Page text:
Shimshal (Urdu: شمشال), previously known as Shingshal, is a village located in the Gojal tehsil of the Hunza District in the Gilgit–Baltistan region of northern Pakistan. It lies at an altitude of 3,113 metres (10,213 ft) above sea level and is the highest settlement in the district. It is the largest valley in Gilgit-Baltistan. It encompasses nearly the entire district of Hunza. Situated within the valley is the Shimshal River, a tributary that feeds into the Hunza River. Shimshal itself is a border village, serving as a linkage point between Pakistan's Gilgit-Baltistan region and China.

The total area of Shimshal is estimated at approximately 3,800 km2 (1,500 sq mi) and there are around two thousand inhabitants with a total of 250 households.

 Khurdopin glacier and Shimshal River, 2017. Several glaciers flow into the Shimshal Valley, and are prone to blocking the river. Khurdopin glacier surged in 2016–17,[1] creating a sizable lake.[2]

The village of Shimshal was founded in 1450 by Mamu Singh, the brother of "Chu Singh".[citation needed] Both were Burushaski peakers and they belonged to the "Brong Family".[citation needed] Mamu Singh was fond of hunting and other mountain sports. One day, in search of ibex, he went to Gojal. During his hunting trip, he fell in love with a beautiful girl who he then married. They started to live in the area of Boiber. Once, he climbed up to the summit of Karun Kuh which provided him a chance to view the entire region and to see the grazing ground of Lup Goz, which they traveled to with a flock of sheep and goats.[citation needed]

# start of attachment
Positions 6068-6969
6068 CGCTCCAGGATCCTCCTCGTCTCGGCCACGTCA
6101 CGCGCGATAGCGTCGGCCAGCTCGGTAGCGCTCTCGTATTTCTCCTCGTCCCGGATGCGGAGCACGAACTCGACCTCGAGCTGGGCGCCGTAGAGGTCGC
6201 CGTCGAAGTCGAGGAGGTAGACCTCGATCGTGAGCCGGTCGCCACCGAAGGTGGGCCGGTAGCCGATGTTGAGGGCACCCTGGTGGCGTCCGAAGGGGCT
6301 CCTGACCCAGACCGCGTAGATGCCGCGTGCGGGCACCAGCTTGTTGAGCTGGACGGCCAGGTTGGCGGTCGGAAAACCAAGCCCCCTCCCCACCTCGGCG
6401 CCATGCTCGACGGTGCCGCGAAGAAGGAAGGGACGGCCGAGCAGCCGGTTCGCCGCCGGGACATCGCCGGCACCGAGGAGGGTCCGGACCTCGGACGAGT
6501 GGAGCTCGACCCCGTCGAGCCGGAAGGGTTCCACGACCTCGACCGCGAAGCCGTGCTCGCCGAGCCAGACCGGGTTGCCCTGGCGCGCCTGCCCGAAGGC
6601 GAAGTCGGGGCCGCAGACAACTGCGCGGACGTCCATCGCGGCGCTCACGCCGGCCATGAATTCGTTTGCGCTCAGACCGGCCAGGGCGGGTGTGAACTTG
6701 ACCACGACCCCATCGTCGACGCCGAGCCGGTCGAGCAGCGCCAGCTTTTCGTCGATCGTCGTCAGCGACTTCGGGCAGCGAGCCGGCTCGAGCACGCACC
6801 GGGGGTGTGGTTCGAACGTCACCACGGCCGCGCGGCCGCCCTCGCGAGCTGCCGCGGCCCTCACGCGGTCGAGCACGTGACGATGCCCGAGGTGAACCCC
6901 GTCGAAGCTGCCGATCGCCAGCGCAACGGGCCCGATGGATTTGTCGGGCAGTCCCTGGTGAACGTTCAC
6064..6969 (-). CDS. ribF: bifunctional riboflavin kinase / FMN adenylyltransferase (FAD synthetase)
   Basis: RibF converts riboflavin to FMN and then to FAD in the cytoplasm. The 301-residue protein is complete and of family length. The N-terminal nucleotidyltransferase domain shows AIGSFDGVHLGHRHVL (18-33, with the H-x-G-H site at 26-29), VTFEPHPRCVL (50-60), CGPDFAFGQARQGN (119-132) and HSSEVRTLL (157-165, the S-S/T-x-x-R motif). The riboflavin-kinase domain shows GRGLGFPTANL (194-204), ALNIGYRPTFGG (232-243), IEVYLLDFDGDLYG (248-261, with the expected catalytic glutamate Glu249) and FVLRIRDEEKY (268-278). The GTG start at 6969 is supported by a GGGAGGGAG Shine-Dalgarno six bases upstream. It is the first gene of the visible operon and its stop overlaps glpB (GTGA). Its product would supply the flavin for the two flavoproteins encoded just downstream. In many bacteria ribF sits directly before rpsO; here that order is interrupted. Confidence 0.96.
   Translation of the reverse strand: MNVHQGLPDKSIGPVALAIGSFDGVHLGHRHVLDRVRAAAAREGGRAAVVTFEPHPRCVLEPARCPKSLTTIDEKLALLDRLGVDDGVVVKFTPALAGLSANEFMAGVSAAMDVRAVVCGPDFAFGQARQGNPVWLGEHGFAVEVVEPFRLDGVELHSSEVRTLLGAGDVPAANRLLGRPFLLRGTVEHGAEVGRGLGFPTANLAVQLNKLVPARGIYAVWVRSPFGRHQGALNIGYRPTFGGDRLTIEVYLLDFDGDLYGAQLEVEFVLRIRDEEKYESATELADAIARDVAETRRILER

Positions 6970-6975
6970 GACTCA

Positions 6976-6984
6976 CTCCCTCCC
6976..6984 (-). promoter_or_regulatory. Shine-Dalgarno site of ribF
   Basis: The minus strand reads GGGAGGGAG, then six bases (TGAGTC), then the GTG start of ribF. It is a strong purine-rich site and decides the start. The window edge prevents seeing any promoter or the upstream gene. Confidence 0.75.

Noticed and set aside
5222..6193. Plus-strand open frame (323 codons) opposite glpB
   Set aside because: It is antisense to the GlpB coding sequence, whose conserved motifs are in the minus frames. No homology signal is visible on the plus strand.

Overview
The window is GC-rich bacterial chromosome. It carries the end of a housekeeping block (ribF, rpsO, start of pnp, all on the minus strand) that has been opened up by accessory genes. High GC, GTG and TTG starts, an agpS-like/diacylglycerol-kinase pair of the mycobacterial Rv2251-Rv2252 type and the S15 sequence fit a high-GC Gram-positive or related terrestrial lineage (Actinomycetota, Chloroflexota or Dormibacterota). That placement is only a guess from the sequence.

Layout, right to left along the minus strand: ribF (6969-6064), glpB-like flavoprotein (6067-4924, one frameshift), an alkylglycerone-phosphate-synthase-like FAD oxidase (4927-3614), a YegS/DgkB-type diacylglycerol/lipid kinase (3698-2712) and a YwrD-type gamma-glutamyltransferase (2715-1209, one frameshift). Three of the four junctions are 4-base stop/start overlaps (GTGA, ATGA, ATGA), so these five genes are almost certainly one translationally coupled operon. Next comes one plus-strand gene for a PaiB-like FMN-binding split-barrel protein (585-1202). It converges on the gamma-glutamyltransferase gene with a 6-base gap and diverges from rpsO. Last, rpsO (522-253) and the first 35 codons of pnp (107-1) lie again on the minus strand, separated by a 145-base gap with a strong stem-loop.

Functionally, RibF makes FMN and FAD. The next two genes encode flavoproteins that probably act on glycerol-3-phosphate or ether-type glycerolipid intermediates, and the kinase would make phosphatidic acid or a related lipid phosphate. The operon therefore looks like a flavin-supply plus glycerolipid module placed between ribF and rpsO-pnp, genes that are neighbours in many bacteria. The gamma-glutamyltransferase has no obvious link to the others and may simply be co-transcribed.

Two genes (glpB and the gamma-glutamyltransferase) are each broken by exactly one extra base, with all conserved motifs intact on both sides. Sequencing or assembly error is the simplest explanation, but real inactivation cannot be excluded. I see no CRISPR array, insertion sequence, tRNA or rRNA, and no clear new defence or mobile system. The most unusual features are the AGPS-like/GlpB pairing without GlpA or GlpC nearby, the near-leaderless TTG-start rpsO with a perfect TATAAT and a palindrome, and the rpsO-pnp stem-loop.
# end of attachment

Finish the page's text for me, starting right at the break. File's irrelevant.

Later, he climbed on the high ground running east, and saw the vast area of "Shimshal Valley" (Shingshal). He noticed that there were signs of existence of a water channel. He came to the conclusion that this flat barren land had been cultivated some time in the past. Thus, Mamu Singh decided to cultivate the abandoned land. He repaired the broken water channel and got water running through it for irrigation. After cultivations in the new settlement Mamu Singh decided to relocate from Astan to Shimshal along with his wife and herds.[citation needed]. They had a son who went on to produce further descendants, populating the area.[citation needed]

The Pakistan Army came to Shimshal in the late 1960s and was posted in Pamir because of border disputes with China. Many Shimshalis worked as porters for the army.[citation needed] Today, many Shimshalis work as porters for trekking and mountaineering groups and expeditions.

^ Steiner, J. F.; Kraaijenbrink, P. D. A.; Jiduc, S. G.; Immerzeel, W. W. (2018-01-11). "Brief communication: The Khurdopin glacier surge revisited – extreme flow velocities and formation of a dammed lake in 2017". The Cryosphere. 12 (1): 95–101. Bibcode:2018TCry...12...95S. doi:10.5194/tc-12-95-2018. ISSN 1994-0424. ^ "When Glaciers and Rivers Collide". August 9, 2017.
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